Inclusion Goes Beyond....

Inclusive Goes Beyond Equal Employment Opportunity: Do Not Ignore Hidden Identities

“Great opportunity lies behind a diverse workforce.” 

To some, that is a triumphant declaration, given the historical evolution of inclusive laws in America. However, to most, it’s another ambiguous statement of the misaligned opportunity to recognize, effectively utilize, and establish equitable work environments for marginalized groups. 

There is a perception that discrimination was “outlawed” and that people are now protected by the Equal Employment Opportunity Commission (EEOC). But just because something is publicly denounced as unlawful does not mean the systemic barriers already in place have been addressed. If your company declares its workplace inclusive, it implies you understand the intersecting identities of Black, Indigenous, and people of color (BIPOC) and their correlation to economic, political, and institutional barriers.

But that is oftentimes not the case. 

Currently, the state of affairs is that dominant cultural norms perpetuate disadvantages for BIPOC. In the workplace, it creates repetitive and defeating experiences that affect people’s physical, emotional, and psychological being. To champion stakeholders in the fight to improve social justice efforts, it is crucial to identify the companies with genuine curiosity. 

It all starts with a foundational focus on ancestral, cultural, and historical differences in opportunity–a journey that can only be learned through the stories of those most oppressed. Without the lived experiences of people with devalued identities, workplace inclusion can't be properly represented.

The Impact of Intersecting Social Discrimination and Disadvantages 

The EEOC ‘protects’ identities including race, gender, religion, sex, color, national origins, disability, and/or genetic information. However, it does not address the social disadvantages that amplify discrimination and perpetuate privilege. BIPOC employees experience an added layer of bias relating to their norm, language, socioeconomic class, job category, geographic location, etc. These hidden, unprotected identities within the EEOC contribute to decentralization, marginalization, and further suppressing a BIPOC’s lived experiences.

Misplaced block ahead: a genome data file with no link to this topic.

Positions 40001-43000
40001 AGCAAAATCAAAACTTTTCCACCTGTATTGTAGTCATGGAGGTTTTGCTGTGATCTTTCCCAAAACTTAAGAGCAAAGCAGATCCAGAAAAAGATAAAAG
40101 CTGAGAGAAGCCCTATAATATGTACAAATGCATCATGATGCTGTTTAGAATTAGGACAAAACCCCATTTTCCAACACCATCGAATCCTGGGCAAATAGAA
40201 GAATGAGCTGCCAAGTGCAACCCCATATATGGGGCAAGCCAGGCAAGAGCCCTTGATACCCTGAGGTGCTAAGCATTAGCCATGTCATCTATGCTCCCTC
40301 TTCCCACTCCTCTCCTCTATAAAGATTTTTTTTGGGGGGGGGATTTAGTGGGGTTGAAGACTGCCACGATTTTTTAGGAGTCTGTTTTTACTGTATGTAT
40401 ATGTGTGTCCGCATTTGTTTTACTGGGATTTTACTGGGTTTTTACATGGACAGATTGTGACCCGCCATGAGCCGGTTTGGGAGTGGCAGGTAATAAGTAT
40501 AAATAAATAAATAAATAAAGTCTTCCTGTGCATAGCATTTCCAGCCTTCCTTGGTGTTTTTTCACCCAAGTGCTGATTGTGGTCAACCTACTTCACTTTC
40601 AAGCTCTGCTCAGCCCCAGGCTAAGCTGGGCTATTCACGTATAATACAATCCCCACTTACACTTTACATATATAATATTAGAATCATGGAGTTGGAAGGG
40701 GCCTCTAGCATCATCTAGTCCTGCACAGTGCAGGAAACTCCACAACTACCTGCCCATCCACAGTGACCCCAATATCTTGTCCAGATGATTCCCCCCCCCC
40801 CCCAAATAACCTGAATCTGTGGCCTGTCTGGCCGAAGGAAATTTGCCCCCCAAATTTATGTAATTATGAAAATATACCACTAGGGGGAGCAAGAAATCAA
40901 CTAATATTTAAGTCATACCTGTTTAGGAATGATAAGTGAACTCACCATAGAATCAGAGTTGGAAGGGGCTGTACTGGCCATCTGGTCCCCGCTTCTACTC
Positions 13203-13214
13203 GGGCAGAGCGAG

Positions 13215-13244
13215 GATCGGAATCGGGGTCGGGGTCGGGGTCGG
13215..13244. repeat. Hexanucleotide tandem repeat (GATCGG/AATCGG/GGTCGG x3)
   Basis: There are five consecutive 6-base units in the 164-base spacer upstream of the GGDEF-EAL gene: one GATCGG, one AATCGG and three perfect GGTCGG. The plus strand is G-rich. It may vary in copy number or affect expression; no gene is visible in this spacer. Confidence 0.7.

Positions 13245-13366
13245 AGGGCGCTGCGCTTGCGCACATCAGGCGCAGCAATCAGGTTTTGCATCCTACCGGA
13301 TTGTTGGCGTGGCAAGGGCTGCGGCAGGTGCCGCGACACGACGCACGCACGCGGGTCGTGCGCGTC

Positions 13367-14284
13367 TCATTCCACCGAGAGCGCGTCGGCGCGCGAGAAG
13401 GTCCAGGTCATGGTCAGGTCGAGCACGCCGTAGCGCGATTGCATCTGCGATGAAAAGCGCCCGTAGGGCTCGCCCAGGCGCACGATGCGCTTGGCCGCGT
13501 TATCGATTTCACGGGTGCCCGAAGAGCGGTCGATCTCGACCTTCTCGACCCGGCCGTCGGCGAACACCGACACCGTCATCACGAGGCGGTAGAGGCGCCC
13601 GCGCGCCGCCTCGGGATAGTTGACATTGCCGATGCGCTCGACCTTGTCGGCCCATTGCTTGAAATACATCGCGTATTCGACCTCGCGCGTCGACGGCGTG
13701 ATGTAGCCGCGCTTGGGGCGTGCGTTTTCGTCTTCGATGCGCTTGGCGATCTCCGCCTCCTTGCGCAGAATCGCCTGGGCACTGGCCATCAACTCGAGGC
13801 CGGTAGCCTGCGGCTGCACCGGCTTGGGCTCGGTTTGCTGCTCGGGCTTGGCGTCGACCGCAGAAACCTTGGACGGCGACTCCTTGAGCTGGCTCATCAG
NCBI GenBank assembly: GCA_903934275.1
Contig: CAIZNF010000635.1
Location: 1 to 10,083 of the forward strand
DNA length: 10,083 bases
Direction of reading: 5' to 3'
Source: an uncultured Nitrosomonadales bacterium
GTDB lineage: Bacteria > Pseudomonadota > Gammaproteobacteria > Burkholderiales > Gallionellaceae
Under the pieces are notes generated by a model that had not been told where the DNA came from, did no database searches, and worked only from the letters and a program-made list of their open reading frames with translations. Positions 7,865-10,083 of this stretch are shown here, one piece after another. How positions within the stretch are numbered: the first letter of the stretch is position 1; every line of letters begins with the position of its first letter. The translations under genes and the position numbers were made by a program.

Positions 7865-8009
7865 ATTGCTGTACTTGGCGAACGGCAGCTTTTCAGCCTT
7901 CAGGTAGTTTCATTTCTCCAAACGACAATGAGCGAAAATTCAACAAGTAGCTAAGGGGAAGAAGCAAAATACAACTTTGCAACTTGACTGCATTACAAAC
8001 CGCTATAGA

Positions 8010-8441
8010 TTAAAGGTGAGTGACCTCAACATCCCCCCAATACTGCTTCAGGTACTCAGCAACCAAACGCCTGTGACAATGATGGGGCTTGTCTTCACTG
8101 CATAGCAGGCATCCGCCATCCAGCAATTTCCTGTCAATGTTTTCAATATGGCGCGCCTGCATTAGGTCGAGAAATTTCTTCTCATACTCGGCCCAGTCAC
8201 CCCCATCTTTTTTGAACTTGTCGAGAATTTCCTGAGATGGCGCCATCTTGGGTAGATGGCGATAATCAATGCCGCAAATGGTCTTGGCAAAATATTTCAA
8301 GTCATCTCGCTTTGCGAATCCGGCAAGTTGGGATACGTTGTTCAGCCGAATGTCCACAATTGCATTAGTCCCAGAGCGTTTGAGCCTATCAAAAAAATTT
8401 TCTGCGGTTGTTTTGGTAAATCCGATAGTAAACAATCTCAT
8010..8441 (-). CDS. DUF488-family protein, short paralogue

People who are unseen and unheard tend to identify with socially imposed labels such as “minority,” “at-risk,” and “low socioeconomic status.” They often intersect with identities such as race, gender, and ability and act as a barrier to an equitable work environment. 

For example, discrimination is amplified when considering promotional opportunities. Research shows that people from a low socioeconomic status are 32% less likely to become managers. At the same time, individuals within this category are most likely “Latino/Latina” or “African-American”, which demonstrates how the intersectionality of race and class creates leadership limitations.

Another prime example is in remote work opportunities. While the pandemic definitely opened the door to expand talent search, it also highlighted additional barriers to opportunities. More exploration is needed but preliminary research shows hidden biases when it comes to hiring talent equitably. Findings show a correlation between the opportunity to obtain remote work and owning a high home value, having a college degree, and living in a populated geographic location. Again, this shows how hidden identities are interdependent and often overlap to create disadvantages. 

Lived Experiences Lead Towards Equity 

Expanding beyond EEOC classifications is an opportunity to bring inclusion efforts up-to-date with the experiences of those most affected. In doing so, you are able to establish equity initiatives that actually improve opportunities for those who are constantly devalued.